International Update : ‘US pardons for convicted Blackwater guards an affront to justice’

Insight Online News

Geneva, Dec 31 : US President Donald Trump’s pardoning of four private security company Blackwater guards convicted of committing a massacre in Iraq violated American obligations under international law and should be seen as “an affront to justice”, a group of UN experts said here.

In a statement on Wednesday, the UN experts also called on all states parties to the Geneva Conventions to condemn the pardons, reports Xinhua news agency.

On December 22, President Trump granted full pardons to 15 people, including the four Blackwater security guards — Nicholas Slatten, Paul Slough, Evan Liberty and Dustin Heard — convicted of killing 14 Iraqi civilians.

The experts stressed that the Blackwater guards were prosecuted and convicted of multiple criminal acts committed during the 2007 massacre at Nisour Square, Baghdad.

“Pardoning the Blackwater contractors is an affront to justice and to the victims of the Nisour Square massacre and their families,” said Jelena Aparac, Chair-Rapporteur of the UN Working Group on the use of mercenaries.

“The Geneva Conventions oblige States to hold war criminals accountable for their crimes, even when they act as private security contractors. These pardons violate US obligations under international law and more broadly undermine humanitarian law and human rights at a global level,” she said.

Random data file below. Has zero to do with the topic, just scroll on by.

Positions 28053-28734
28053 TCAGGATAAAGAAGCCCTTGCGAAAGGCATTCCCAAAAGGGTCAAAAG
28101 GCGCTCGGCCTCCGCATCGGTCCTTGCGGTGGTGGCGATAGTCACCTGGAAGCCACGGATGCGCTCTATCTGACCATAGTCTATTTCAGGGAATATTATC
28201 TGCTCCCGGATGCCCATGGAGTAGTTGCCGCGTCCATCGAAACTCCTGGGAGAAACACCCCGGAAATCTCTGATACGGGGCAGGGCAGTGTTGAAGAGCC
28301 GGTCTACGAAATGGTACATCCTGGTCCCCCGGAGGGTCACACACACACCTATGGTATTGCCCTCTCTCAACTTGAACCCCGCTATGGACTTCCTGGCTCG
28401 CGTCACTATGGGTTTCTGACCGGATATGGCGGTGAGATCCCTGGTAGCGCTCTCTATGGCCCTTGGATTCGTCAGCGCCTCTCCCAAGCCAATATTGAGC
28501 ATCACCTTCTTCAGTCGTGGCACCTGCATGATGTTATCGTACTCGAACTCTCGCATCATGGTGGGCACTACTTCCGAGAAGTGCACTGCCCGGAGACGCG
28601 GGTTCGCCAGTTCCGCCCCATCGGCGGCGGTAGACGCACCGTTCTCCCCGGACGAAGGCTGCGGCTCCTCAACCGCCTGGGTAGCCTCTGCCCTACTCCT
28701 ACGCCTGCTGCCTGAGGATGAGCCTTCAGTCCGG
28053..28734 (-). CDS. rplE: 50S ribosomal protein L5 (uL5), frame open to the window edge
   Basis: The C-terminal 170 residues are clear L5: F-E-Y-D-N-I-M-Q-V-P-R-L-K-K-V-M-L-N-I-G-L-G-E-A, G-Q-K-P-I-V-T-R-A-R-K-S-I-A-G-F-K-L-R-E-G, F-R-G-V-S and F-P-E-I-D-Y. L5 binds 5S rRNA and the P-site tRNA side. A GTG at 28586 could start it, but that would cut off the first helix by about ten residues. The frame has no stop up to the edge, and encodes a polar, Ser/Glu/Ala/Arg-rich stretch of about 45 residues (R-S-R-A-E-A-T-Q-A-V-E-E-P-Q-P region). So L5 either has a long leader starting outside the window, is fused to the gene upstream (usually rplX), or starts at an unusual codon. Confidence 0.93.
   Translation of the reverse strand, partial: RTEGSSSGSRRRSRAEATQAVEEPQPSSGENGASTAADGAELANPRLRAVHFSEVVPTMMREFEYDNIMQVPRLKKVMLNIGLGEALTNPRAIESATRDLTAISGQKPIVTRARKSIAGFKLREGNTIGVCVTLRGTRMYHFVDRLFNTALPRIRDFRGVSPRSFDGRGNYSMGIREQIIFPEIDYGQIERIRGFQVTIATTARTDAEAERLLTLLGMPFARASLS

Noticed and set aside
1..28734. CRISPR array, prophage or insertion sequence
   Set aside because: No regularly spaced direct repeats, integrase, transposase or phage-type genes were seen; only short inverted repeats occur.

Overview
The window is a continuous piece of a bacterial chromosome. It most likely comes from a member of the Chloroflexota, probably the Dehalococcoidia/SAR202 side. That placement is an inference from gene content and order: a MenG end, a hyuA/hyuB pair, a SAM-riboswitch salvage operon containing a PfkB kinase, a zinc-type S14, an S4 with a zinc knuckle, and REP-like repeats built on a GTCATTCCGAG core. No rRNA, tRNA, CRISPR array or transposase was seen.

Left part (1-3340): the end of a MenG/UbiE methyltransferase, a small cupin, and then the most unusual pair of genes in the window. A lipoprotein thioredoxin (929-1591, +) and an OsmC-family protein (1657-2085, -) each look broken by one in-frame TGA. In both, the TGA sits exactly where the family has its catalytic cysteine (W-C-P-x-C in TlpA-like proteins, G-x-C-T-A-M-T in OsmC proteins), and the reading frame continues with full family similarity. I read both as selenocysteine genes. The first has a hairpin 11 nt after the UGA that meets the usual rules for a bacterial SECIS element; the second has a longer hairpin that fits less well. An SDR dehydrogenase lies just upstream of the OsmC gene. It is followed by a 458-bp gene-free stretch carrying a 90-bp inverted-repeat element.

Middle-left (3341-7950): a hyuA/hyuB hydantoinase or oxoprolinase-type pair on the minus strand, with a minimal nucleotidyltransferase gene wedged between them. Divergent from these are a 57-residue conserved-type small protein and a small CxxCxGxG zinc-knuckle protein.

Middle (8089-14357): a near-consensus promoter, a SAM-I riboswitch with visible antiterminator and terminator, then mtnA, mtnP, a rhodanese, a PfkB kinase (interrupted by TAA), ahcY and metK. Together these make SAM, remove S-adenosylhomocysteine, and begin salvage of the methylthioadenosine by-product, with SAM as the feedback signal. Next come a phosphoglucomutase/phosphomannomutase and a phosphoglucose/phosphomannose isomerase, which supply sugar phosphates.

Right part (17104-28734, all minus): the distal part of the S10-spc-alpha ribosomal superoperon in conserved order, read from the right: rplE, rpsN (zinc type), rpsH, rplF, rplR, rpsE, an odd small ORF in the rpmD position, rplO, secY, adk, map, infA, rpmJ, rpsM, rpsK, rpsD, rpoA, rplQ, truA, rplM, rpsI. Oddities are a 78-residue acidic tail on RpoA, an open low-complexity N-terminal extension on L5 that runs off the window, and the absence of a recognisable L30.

The other four members of the UN Working Group on the use of mercenaries, Lilian Bobea, Chris Kwaja, Ravindran Daniel, and Sorcha MacLeod, also signed Wednesday’s statement.

Slatten, Slough, Liberty and Heard were among 19 Blackwater private security contractors assigned to guard a convoy of four heavily-armoured vehicles carrying US personnel.

According to the US Justice Department, at about noon that day several of the contractors opened fire in and around Nisoor Square, a busy roundabout that was immediately adjacent to the heavily-fortified Green Zone.

When they stopped shooting, at least 14 Iraqi civilians were dead – 10 men, two women and two boys, aged nine and 11.

Slatten was found guilty of committing first-degree murder. He was sentenced to life in prison without parole in 2019.

Following a retrial, Slough, Liberty and Heard subsequently had their sentences reduced to 15, 14 and 12 years, respectively.


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